Is Disney going to throw away it’s shot?
Let’s address this up front; there is still so much up in the air about Hamilton‘s eligibility or ineligibility for the Oscars (I think I was the first pundit to even start asking this ahead of the film’s premiere on Disney+) that until there is an official yes or no from the Academy – and I mean THE ACADEMY, not a single source – then I’m going to hold off on putting it in my predictions. That means no Lin-Manuel Miranda or Leslie Odom, Jr. here in Best Actor despite both being Tony-nominated and the latter winning. It appears that Disney might pushing the film to film guilds later this year and in that case it will be up to those guilds to recognize it or not. I imagine they’ll heed to the Academy, just as they have with the new Oscar rules, date move and extended eligibility. Once the Academy makes a statement then we’ll know what to do with Hamilton.
Delroy Lindo is the type of veteran with a built in narrative for an Oscar win, and it doesn’t hurt that he turns in a gripping performance in Spike Lee’s Da 5 Bloods from Netflix. The film’s debut on the streamer in June was the true kick-off of summer in the age of the coronavirus pandemic and became a must-see, must-talk about film. The big question is, can Lindo hold on for this extra long Oscar season as a 10-month frontrunner? It’s a tough task and not only that, the streamer has major contenders in all acting categories and I’ve already placed Viola Davis (Ma Rainey’s Black Bottom) and Glenn Close (Hillbilly Elegy) at the top of the Best Actress and Supporting Actress lists, respectively. Netflix just won their first acting prize last season (Laura Dern, Supporting Actress for Marriage Story), is the Academy ready to give it two or three in a single year?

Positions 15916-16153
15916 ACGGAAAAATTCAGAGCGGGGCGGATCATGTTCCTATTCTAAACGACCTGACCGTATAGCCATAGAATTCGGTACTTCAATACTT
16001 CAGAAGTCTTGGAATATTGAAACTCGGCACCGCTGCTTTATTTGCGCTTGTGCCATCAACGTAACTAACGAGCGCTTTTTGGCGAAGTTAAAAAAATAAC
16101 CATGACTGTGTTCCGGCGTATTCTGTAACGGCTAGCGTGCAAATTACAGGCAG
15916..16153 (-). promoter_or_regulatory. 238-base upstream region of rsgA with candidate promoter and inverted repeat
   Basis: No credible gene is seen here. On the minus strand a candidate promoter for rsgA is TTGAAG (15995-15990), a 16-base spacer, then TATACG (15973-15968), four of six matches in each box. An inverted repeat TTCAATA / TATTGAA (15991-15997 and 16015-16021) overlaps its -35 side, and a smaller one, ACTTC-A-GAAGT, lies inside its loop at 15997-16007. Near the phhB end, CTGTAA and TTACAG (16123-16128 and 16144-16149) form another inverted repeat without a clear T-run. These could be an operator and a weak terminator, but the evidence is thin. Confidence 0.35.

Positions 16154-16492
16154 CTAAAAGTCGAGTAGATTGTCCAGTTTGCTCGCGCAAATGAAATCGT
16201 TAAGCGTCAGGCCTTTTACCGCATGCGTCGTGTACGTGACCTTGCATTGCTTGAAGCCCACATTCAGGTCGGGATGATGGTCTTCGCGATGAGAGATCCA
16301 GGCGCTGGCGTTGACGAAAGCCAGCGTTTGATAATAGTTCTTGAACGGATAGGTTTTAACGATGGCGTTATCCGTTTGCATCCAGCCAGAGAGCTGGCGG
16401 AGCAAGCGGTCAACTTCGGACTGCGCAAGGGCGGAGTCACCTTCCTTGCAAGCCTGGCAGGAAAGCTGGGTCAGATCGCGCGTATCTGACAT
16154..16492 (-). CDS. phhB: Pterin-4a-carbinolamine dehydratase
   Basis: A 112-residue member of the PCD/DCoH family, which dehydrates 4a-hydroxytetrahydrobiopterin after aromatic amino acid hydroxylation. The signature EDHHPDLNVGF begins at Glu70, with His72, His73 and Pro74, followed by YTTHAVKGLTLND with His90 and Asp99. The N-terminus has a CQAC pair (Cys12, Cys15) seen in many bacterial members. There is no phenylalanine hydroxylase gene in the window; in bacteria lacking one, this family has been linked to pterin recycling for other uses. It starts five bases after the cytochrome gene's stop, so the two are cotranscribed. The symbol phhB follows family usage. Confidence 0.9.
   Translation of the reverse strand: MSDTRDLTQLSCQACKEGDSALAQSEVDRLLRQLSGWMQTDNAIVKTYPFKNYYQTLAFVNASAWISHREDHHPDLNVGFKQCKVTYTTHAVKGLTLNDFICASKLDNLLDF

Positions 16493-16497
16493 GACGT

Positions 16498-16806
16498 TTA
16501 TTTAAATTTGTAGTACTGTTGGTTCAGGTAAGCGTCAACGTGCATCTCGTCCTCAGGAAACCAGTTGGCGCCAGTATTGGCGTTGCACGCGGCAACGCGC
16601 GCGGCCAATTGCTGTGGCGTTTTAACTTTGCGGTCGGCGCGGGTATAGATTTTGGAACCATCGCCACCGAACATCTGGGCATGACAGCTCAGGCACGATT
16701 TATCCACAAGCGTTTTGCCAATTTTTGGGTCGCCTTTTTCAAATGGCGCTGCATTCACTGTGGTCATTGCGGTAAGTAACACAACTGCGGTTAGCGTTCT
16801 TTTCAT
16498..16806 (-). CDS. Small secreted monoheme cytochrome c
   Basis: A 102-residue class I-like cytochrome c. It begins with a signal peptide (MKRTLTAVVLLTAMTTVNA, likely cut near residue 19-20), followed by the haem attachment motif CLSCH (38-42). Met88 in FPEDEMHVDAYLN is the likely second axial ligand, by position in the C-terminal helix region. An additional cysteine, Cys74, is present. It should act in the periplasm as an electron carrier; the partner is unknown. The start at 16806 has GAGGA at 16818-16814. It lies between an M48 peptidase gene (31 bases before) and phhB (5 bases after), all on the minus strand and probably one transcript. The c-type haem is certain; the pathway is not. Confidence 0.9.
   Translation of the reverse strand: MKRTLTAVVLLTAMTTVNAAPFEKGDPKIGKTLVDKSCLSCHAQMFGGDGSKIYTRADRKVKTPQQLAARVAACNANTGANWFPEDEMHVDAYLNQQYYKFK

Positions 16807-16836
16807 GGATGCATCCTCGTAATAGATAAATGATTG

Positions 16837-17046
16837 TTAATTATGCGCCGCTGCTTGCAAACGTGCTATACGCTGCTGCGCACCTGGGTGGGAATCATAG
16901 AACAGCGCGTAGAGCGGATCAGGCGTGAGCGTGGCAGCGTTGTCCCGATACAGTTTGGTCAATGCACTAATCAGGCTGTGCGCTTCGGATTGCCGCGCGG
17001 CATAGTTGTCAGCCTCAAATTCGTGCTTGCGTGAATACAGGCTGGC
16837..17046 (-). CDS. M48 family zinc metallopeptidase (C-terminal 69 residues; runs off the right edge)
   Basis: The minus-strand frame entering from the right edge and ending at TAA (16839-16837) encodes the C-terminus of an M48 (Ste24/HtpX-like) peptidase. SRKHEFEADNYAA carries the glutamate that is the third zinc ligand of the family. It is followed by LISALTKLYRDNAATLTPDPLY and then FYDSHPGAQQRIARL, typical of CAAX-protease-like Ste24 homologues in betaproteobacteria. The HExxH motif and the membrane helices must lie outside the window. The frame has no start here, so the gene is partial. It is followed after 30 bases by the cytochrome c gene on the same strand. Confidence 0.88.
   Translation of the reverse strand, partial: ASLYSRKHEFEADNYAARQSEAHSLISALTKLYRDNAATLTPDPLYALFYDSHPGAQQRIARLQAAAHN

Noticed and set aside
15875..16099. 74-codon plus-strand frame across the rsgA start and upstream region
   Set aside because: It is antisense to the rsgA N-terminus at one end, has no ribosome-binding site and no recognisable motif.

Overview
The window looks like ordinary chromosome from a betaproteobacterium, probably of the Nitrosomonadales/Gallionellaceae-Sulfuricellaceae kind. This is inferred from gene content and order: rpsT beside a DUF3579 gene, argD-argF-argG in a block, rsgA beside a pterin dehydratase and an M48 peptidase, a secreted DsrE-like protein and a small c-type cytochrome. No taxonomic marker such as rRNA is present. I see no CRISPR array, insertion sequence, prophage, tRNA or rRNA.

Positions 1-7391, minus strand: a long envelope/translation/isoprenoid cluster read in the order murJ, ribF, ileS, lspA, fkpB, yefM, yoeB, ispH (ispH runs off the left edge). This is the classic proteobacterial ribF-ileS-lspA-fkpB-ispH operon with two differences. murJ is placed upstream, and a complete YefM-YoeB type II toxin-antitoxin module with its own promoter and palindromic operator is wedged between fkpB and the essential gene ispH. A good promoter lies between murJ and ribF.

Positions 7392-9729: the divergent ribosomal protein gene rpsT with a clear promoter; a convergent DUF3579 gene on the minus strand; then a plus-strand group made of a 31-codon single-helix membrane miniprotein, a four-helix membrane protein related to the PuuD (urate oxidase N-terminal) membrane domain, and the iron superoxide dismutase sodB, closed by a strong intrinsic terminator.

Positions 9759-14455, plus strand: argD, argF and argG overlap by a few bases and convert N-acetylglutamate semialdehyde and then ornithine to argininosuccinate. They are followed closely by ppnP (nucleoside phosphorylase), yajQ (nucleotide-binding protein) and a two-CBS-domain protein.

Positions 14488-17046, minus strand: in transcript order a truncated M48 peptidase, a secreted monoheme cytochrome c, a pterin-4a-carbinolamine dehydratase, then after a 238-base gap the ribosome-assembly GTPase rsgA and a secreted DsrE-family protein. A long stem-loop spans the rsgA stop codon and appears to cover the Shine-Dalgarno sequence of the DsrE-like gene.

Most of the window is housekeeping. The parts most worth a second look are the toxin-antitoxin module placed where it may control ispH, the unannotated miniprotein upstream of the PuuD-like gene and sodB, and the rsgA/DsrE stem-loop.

Delroy Lindo’s closest competition won’t come from his own film, which is a strong ensemble of new and venable Black actors but it might come from his own studio. Gary Oldman, who won Best Actor for playing Winston Churchill in Darkest Hour three years ago, is heading up Mank from David Fincher in one of the most anticipated films of the year, playing screenwriter Herman J. Mankiewicz during the tumultuous development of Orson Welles’ iconic masterpiece Citizen Kane. All we really know is that the film was shot in black and white and shot by his Mindhunter cinematographer Erik Messerschmidt and written by Fincher’s own father, the late Jack Fincher. If all of that sounds like a doozy of a film it’s probably because that’s exactly what it sounds like. The expectations are enormous, will the film meet them?